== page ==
The American Academy of Pediatrics prioritized the early identification of ASD through its recommendation for universal ASD screening during pediatric preventive care visits at ages 18 and 24 months (22) and by the U.S. Department of Health and Human Services through the Healthy People 2020 goal to increase the proportion of children with ASD who receive their first evaluation by age 36 months. Evidence linking early treatment for ASD with improved outcomes (1821,41) implies that an absence or a delay in ASD identification could delay interventions and initiation of special services. Identifying the need for special services before school entry to minimize educational disruption and optimize educational outcomes might be especially important.

In this report, across all sites and surveillance years, the median age at first known ASD evaluation among children aged 4 years with ASD ranged from 23 to 37 months, and 48.8% to 88.9% received their first ASD evaluation by age 36 months. The percentage of children with an ASD diagnosis varied widely by study site, ranging from 43.0% to 86.5%, with sites that reviewed only health care records generally reporting a greater percentage of children with an ASD diagnosis. This is not unexpected because other sites include children based wholly or partly on review of education records, which might not contain a formal ASD diagnosis. Among sites with data from all surveillance years and consistent data sources, the age at first evaluation was stable from 2010 to 2014 in Arizona and Missouri. In New Jersey, the age at first evaluation increased from 2010 to 2014. The Wisconsin site gained access to records from early intervention services for children aged <3 years for the 2014 surveillance year, which likely contributed to detecting a greater number of children with a first evaluation by age 36 months. Age at first evaluation might be easier to lower than age at diagnosis because diagnosing ASD in young children is challenging, which might be related to the prodromal nature of autism’s phenotypic onset that has recently become apparent through longitudinal studies of infant siblings at high risk for autism (42). However, greater awareness of ASD might result in more children being identified, including those with symptoms that do not fully manifest until the child is close to school age, increasing prevalence while also increasing the age of identification. Prevalence was higher among children aged 8 years than among those aged 4 years in some sites, which might reflect the identification of children with milder symptoms later in development or on school entry; this is supported by the difference in frequency of co-occurring intellectual disabilities between children aged 4 and 8 years.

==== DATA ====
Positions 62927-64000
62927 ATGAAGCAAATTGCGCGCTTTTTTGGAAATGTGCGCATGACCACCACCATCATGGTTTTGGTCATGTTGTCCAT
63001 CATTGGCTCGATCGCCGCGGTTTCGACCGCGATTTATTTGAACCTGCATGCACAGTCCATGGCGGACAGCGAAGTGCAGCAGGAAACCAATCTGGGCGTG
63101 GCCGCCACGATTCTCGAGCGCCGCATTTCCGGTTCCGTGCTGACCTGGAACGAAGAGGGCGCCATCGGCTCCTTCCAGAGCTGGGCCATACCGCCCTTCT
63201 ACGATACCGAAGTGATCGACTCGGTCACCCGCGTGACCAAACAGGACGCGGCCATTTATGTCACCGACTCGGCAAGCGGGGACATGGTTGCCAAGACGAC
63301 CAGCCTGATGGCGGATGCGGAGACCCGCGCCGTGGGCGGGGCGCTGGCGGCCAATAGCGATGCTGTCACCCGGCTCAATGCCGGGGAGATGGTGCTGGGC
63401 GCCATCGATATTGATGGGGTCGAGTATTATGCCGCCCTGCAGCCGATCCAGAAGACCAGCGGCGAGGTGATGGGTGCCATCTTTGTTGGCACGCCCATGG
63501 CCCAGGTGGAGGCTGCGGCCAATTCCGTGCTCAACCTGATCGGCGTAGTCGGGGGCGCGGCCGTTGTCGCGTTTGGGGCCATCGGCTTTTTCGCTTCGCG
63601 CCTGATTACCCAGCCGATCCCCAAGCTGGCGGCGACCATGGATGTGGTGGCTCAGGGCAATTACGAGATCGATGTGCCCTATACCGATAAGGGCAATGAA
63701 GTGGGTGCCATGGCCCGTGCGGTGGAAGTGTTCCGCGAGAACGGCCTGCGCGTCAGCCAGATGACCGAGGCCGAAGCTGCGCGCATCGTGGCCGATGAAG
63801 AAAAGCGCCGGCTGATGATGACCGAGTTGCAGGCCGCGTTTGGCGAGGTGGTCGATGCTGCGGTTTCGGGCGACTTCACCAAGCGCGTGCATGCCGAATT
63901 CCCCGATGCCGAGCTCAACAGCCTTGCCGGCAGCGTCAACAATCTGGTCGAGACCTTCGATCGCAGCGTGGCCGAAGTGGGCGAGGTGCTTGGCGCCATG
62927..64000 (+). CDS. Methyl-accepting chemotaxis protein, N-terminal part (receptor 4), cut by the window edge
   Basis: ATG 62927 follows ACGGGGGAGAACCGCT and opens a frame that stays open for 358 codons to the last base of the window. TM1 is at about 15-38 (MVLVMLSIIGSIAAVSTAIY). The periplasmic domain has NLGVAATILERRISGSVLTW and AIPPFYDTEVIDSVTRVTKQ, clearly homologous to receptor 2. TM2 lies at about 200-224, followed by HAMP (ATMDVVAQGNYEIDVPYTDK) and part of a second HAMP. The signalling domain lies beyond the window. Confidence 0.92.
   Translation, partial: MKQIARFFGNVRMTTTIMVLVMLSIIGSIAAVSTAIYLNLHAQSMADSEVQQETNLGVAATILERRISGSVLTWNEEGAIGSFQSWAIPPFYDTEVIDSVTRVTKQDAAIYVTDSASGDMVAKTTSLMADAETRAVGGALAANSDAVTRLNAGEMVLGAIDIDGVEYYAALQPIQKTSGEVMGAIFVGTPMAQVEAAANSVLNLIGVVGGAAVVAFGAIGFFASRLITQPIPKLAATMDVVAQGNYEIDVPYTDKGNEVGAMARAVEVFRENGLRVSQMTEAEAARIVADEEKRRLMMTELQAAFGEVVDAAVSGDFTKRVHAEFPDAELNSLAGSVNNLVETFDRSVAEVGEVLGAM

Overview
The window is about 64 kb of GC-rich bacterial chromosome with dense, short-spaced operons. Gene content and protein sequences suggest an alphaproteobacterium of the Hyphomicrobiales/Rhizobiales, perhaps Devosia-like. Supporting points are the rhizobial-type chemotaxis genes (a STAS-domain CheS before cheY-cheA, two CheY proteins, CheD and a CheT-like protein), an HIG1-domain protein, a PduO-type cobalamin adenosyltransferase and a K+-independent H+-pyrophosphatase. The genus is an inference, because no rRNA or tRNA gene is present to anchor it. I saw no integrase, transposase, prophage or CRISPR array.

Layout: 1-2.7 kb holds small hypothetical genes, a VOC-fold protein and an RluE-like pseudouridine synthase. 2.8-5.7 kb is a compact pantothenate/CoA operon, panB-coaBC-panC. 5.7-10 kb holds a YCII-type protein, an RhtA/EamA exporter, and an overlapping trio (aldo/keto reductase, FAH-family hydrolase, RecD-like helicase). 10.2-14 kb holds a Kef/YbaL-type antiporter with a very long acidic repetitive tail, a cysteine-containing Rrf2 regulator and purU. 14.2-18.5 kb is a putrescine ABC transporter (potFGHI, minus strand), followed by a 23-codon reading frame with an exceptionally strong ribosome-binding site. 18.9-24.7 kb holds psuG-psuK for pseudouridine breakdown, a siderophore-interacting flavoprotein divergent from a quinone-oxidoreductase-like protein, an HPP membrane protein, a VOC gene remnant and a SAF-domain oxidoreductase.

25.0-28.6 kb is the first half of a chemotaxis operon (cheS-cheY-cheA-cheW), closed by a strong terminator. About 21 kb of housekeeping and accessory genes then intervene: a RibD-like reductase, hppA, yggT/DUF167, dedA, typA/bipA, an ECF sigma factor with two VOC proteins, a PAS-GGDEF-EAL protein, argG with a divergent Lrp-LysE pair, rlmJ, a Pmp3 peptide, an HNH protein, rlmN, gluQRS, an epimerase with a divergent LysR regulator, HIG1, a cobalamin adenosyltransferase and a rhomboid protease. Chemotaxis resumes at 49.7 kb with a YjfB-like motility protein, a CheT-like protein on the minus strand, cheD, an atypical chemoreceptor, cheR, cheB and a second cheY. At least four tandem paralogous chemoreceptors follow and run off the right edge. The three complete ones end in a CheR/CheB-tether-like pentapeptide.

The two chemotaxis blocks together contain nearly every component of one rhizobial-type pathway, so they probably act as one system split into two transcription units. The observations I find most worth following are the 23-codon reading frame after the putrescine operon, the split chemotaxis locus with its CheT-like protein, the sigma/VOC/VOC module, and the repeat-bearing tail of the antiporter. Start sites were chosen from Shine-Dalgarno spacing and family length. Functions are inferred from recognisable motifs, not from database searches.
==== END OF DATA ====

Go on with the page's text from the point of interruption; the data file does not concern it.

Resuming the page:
Efforts to identify developmental concerns as early as possible and decrease the age at first evaluation for all children with ASD are warranted. As recommended by the American Academy of Pediatrics, universal screening might identify children who need a comprehensive evaluation for ASD, even in the absence of previous developmental concerns or co-occurring intellectual disabilities, and improved tools for discerning the signs of ASD among the range of typical childhood behaviors might aid efforts to identify children earlier. Public health campaigns such as Learn the Signs. Act Early. (https://www.cdc.gov/ncbddd/actearly/index.html) provide informational materials for parents, providers, and community members aimed at improving awareness of developmental milestones and increasing early identification of developmental delays so that children can receive appropriate services and treatments as early as possible.

No significant trends were found in the percentage of children with a documented ASD diagnosis or in the age at earliest known diagnosis. Children with an early evaluation can begin to receive behavioral and developmental services and interventions even if a formal ASD diagnosis is not made at that time. However, a formal diagnosis might be necessary to receive certain ASD services; therefore, the 35%–40% of children who met the ASD surveillance case definition but did not have a documented ASD diagnosis might not be eligible for services that depend on an ASD diagnosis.

Limitations